Cutters beat Lake Monsters to win 2nd straight series

RALPH WILSON/Sun-Gazette Correspondent Williamsport Crosscutters starting pitcher Leonel Aponte delivers a pitch during a game against Vermont on Friday at Bowman Field.

Some 300 feet from home plate, Hunter Hearn set up behind the baseball along the right-field line. Vermont’s Marty Bechina wasn’t dissuaded from running toward the plate by Hearn’s outfield assist an inning prior.

He probably should have been.

You could have hung laundry on the frozen rope the Williamsport right fielder unleashed to the plate. Crosscutters catcher Juan Aparicio made a fantastic catch of a one-hop strike and dove back to the plate to tag out Bechina a foot before he got to the plate. The eruption of noise from the crowd of nearly 2,300 people at Bowman Field was the loudest roar of the season from a fan base which hasn’t had much to cheer about.

But Hearn throwing out runners at the plate in back-to-back innings Friday night was all the fuse that stick of dynamite needed. Hearn cut down two potential runs at the plate, Logan O’Hoppe hit his third home run of the season, Rudy Rott had an RBI double, and Omar Maldonado wiggled out of a bases-loaded jam in the ninth inning to give Williamsport a 2-0 win over Vermont.

Williamsport won the final two games of the series to earn its second series win in a row after losing its first nine of the year. The Cutters have now also won four of its last five games.

“When there’s a guy in scoring position, I want the ball to be hit up in the air to me,” said Hearn, who leads the Cutters with six outfield assists “It’s something I’ve practiced my whole life. I like to be able to bring something to the team because right now my bat is kind of slow. I’m just thankful to get more opportunities out there and to help the team win somehow.”

Hearn was the only Cutter without a hit last night, but his two throws to the plate were as good as two solo home runs. The two throws allowed Williamsport to post its third shutout this season as both Carvajal and Maldonado escaped a jam.

In the seventh inning, Vermont’s Kevin Richard flipped a ball down the right-field line with two outs. Baserunner Jordan Diaz took a wide turn around third and Hearn fired a seed which hit Aparicio chest high and beat Diaz to the plate by five feet. An inning later, with Bechina on third base, Shane Selman hit a fly ball down the right-field line which traveled 308 feet according to the stadium’s TrackMan system. Hearn set up behind the ball, like cocking the firing pin on a Colt revolver, and was bringing all his momentum forward to unleash the throw which cut down Bechina at the plate.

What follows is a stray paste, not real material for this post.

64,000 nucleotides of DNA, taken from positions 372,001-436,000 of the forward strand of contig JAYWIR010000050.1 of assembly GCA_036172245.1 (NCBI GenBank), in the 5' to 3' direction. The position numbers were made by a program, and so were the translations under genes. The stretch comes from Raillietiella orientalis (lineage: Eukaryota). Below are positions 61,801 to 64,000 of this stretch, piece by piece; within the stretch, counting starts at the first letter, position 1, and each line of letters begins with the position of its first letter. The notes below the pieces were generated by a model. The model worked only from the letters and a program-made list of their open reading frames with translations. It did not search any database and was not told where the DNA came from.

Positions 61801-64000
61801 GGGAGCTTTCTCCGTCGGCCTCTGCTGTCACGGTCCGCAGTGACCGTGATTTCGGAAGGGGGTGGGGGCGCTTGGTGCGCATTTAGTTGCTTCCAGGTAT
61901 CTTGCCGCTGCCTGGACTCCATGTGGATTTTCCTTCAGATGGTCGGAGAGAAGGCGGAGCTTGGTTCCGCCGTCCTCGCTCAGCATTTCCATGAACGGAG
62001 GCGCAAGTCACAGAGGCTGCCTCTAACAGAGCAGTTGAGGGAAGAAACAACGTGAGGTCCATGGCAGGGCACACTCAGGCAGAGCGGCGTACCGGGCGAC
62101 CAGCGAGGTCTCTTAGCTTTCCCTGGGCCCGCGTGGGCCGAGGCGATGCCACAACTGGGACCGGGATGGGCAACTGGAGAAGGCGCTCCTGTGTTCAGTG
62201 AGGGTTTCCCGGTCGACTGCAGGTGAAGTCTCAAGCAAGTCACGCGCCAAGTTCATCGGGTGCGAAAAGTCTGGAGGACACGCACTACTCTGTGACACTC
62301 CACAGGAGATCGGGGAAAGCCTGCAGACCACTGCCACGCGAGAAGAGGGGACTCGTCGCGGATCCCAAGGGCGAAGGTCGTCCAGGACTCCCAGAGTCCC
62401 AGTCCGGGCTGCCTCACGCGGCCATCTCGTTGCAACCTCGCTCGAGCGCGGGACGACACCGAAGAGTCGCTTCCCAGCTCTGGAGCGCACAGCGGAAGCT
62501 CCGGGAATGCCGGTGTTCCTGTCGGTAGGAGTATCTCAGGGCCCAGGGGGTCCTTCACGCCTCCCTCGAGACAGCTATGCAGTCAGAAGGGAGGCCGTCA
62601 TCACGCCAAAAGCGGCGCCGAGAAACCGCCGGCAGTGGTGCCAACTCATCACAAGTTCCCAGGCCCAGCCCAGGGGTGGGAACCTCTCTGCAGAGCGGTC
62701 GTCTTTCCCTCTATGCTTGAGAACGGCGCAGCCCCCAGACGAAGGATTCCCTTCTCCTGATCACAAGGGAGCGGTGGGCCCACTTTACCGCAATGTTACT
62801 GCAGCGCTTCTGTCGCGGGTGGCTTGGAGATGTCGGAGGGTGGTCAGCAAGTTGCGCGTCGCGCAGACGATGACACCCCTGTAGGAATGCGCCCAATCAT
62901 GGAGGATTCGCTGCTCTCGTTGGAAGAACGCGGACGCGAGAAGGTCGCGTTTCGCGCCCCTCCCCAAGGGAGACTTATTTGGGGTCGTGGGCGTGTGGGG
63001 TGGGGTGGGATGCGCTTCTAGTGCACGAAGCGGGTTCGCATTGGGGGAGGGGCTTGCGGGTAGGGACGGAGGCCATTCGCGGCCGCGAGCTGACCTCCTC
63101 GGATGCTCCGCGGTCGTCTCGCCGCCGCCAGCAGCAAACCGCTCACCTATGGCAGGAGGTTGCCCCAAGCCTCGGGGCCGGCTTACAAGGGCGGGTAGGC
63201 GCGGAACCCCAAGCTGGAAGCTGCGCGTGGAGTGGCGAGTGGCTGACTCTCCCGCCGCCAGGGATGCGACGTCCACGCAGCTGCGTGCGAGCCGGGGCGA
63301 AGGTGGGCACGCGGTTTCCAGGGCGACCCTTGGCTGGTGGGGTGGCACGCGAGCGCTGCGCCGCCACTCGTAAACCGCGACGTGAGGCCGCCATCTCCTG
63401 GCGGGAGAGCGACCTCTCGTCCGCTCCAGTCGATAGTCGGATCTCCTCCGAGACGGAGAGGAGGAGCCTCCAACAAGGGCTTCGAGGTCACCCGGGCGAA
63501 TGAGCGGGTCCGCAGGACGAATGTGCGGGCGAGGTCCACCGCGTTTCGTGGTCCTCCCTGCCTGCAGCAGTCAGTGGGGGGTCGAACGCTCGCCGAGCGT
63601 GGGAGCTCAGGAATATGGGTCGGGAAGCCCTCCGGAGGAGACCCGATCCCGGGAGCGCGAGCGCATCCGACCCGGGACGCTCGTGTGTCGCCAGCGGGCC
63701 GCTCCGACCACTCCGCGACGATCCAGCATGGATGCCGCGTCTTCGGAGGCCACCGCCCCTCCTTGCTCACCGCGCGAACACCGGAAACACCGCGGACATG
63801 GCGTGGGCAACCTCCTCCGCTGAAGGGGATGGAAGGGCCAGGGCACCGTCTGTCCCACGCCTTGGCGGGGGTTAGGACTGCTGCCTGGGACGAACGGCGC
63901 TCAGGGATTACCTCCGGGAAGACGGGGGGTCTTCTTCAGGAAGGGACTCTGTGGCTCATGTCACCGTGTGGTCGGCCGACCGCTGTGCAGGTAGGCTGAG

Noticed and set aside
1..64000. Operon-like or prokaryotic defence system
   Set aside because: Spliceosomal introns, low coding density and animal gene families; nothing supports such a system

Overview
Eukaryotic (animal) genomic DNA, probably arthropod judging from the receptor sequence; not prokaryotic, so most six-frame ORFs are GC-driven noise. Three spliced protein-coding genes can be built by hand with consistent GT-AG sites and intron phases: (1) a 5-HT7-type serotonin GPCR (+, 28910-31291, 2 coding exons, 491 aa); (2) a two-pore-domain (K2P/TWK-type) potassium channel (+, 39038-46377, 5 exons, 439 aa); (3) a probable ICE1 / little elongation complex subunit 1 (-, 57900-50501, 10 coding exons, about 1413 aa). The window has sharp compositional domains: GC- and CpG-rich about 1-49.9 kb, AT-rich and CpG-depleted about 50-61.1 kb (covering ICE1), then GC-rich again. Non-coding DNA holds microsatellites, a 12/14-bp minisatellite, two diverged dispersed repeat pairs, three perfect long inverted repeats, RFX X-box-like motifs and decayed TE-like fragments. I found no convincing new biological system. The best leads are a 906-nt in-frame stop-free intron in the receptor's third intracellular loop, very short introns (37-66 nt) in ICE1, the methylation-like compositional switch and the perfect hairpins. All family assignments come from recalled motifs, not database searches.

Of Hearn’s six outfield assists, four have come from right field.

“That’s someone who has a really good arm and wants to show it off and throw people out,” Cutters manager Pat Borders said. “He knows he has a good arm and that’s why he’s so intelligent about the position because he knows he’s got a shot to throw people out.”

“The ball takes off out of his hand,” said Rott, who was in line to be the cutoff man on both throws. “I don’t think it matters if I’m there or not, he’s going to throw a hose right at the catcher.”

The two throws forced Vermont manager Aaron Nieckula to throw up an early stop sign to Michael Woodworth in the top of the ninth inning. Diaz singled to Hearn in right with one out and runners on first and second, and Nieckula didn’t take a chance after what he had seen the previous two innings. He had the stop sign up when Woodworth was still some 20 feet from the third-base bag.

Maldonado escaped the bases-loaded jam by striking out Lawrence Butler and then inducing a fly ball at left fielder D.J. Stewart.

“Baseball revolves around what you do at the plate, but you can’t let it effect what you do in the field,” Hearn said. “Every time that ball comes at you, it’s a new opportunity.”

Rott staked Williamsport to a 1-0 lead in the second inning when he collected his first extra-base hit as a professional. A ninth-round pick out of Ohio University, Rott was hitting just .138 in his previous nine games. But he took advantage of a 1-1 fastball from Vermont starter Richard Moreban, launching it 385 feet off the wall in right-center field to score O’Hoppe (2 for 4, RBI, 2 runs) from second base.

That was all the combination of Aponte, Carvajal and Maldonado needed. But the run-scoring swing from Rott was just as important for his own personal mentality as it was for the team on the scoreboard. The two time MAC Player of the Year put his best charge into the baseball on that one swing.

“I’ve been trying to stick with the process and grinding through some challenges, but it always feels good to connect with one like that and help the team get a big win,” Rott said. “I’ve been feeling a lot better in BP lately When I got here I was just a little off. But I’ve been working with (hitting coach Joel McKeithan) a lot and getting that result in a game helps a lot.”

O’Hoppe capped off a great series by launching a no-doubt-about-it home run to left field in the bottom of the sixth inning to give Williamsport a little cushion. He stayed back on a change-up from Jorge Martinez and launched it 398 feet with a 103.6 mph exit velocity for his second home of the series and third of the season.

O’Hoppe finished the series 5 for 8 with a double, two home runs and three runs scored.

“That’s another kid who is pretty strong and muscular and the harder he tries, the slower he gets and the more inconsistent he gets,” Borders said. “The more relaxed he gets, the more technically sound he’ll be.”